California and/or federal law also prohibits employers from terminating or taking other adverse action against employees due to their “physical disability, mental disability or medical condition.” Further, employers must make reasonable accommodation for the known disabilities of applicants and employees to enable them to perform a position’s essential job functions.
When an employee has a disability, the employer must explore all possibilities of reasonable accommodation prior to rejecting the person for a job or making any employment-related decision. An accommodation is reasonable if it does not impose an undue hardship on the employer’s business. Reasonable accommodations can include, but are not limited to, the following:
- Changing the job duties
- Changing the work shift
- Providing medical leave
- Accommodating work schedules
- Relocating the work area
- Providing mechanical or electrical aids
A woman should never be forced to choose between having a family and having a job. Employers will retaliate against expecting or new mothers by firing them or significantly changing their job duties when they get back from their leave. These actions are despicable and illegal. Thankfully, California has a number of laws that prohibit employers from harassing, demoting, terminating or otherwise discriminating against any employee for becoming pregnant, or for taking pregnancy leave.
In addition, California law requires employers to provide up to four months of leave for employees actually disabled by pregnancy or pregnancy-related conditions. This includes time off needed for prenatal care, severe morning sickness, doctor-ordered bed rest, childbirth, recovery from childbirth and any related medical condition. As a general rule, a woman must be unable to perform one or more essential functions of her job without undue risk to herself or to other persons or without undue risk to successful completion of her pregnancy. It is the medical opinion of the woman’s physician that determines whether she is disabled by pregnancy or a related medical condition.
Once the employee has given birth, she may also be entitled to an additional twelve weeks of medical leave.
The typical case of sexual harassment involves some form of sexual advance by a supervisor with a threat that if the employee refuses, he or she will be terminated or demoted. Alternatively, the employee may be promised better treatment, such as a promotion, transfer, raise or favorable recommendation, if the employee submits to the sexual advances.
Another form of sexual harassment is known as “hostile working” environment. Hostile working environment includes exposure to unwanted sexual advances, physical contact, sexual remarks, sexual photographs or other types of intimidating, hostile, or offensive work environments. To prove sexual harassment based on a hostile work environment, a pattern of sexual harassment must be severe and pervasive.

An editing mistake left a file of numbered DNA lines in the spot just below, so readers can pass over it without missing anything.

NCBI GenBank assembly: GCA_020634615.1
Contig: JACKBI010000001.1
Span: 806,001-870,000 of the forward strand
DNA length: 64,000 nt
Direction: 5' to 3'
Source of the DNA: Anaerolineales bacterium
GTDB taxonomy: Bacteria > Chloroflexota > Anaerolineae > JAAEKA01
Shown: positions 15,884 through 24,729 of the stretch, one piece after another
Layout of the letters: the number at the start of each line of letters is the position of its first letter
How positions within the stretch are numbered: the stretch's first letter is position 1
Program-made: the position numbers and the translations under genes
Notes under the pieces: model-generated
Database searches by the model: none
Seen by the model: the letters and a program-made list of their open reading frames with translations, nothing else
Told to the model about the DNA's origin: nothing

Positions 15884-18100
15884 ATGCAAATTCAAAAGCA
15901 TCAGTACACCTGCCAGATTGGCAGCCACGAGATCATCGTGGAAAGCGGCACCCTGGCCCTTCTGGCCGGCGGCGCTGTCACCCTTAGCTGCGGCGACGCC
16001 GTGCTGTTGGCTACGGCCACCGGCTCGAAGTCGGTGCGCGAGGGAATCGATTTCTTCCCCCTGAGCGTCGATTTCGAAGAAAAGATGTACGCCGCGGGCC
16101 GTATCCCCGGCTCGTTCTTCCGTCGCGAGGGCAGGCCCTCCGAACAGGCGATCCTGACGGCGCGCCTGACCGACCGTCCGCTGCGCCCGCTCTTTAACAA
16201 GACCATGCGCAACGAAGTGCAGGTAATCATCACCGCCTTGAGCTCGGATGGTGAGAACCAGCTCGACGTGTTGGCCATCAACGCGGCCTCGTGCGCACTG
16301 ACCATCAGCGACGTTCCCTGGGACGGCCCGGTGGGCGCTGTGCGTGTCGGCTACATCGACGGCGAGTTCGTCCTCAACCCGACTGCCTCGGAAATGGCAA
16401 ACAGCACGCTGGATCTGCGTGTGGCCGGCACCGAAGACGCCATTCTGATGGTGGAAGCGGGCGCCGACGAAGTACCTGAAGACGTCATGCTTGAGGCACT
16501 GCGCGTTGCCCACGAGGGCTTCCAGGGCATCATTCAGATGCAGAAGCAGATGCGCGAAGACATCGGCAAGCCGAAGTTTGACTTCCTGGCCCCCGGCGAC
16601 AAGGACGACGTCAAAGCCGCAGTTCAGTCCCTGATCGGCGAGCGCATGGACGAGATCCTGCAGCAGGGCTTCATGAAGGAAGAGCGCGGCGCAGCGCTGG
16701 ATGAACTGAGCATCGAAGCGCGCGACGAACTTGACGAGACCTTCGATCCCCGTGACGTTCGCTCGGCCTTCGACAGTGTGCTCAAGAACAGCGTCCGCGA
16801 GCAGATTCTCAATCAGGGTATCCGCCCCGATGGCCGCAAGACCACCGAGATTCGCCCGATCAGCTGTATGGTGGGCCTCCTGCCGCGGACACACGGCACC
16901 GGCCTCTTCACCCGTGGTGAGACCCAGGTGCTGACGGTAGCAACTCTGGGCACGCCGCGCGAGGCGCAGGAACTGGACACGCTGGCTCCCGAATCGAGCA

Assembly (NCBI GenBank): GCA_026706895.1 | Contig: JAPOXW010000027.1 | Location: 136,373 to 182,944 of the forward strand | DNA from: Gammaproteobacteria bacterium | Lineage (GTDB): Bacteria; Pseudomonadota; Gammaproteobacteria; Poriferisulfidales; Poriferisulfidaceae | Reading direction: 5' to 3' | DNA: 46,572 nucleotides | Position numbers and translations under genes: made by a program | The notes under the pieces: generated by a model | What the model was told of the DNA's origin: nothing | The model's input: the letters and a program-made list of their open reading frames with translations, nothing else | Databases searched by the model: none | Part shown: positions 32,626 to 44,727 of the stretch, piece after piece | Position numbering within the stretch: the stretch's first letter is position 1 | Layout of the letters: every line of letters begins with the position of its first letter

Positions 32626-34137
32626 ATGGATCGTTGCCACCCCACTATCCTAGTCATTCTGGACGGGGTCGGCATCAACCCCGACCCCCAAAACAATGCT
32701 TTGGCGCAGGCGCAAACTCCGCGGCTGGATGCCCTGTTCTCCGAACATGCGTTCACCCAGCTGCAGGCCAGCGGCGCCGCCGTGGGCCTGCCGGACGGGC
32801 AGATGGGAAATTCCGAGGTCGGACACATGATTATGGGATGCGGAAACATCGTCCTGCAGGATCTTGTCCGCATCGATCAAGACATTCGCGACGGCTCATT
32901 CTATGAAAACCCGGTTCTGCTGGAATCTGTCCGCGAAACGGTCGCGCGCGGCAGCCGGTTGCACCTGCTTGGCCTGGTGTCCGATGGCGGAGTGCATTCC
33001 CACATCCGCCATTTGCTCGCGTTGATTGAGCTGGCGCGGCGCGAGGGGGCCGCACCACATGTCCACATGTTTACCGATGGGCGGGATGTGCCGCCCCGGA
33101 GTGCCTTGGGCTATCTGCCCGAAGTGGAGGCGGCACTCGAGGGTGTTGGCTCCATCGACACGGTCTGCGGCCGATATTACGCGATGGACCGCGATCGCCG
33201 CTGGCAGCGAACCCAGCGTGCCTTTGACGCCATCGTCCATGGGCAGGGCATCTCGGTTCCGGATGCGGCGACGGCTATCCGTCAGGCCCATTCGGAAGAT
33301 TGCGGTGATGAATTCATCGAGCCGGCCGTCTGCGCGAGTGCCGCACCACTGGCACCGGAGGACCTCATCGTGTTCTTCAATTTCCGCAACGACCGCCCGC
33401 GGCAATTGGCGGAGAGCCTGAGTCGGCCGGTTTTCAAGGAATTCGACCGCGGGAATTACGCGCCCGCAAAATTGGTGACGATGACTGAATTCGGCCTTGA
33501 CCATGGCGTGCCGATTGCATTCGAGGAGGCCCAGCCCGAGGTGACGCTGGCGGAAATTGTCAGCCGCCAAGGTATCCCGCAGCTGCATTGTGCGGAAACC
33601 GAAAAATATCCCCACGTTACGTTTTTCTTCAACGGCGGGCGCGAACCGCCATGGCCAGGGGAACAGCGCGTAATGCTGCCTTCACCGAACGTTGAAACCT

The right to medical leave and knowing that you have a job to return to is an invaluable benefit for employees going through an already difficult and often painful experience. A qualifying employee (who worked for his employer for 1,250 hours or more during the past year for a company with 50 or more employees) is protected by the California Family Rights Act and federal Family Medical Leave Act (CFRA/FMLA). Under these laws, an employee may be entitled to take up to three months of un-paid leave for:
- A serious health condition requiring inpatient care or continuing treatment
- A serious health condition of a spouse, child or parent
- The birth of the employee’s child or adoption of a child by the employee
Employers are prohibited from discouraging or interfering with an eligible employee’s right to take CFRA/FMLA leave. Further, employers may not terminate or take other adverse action against an employee because the employee is taking such a leave.
DISCLAIMER: This website is intended to provide general information only. Nothing contained in this article, or on this website, is intended to provide legal advice. By using this website you acknowledge and agree that you have not formed an attorney-client relationship with the Mathews Law Firm and will not rely on any information contained on this website.
var _gaq = _gaq || ; _gaq.push(['_setAccount', 'UA-36028850-1']); _gaq.push(['_setDomainName', 'mathewslawgroup.com']); _gaq.push(['_setAllowLinker', true]); _gaq.push(['_trackPageview']);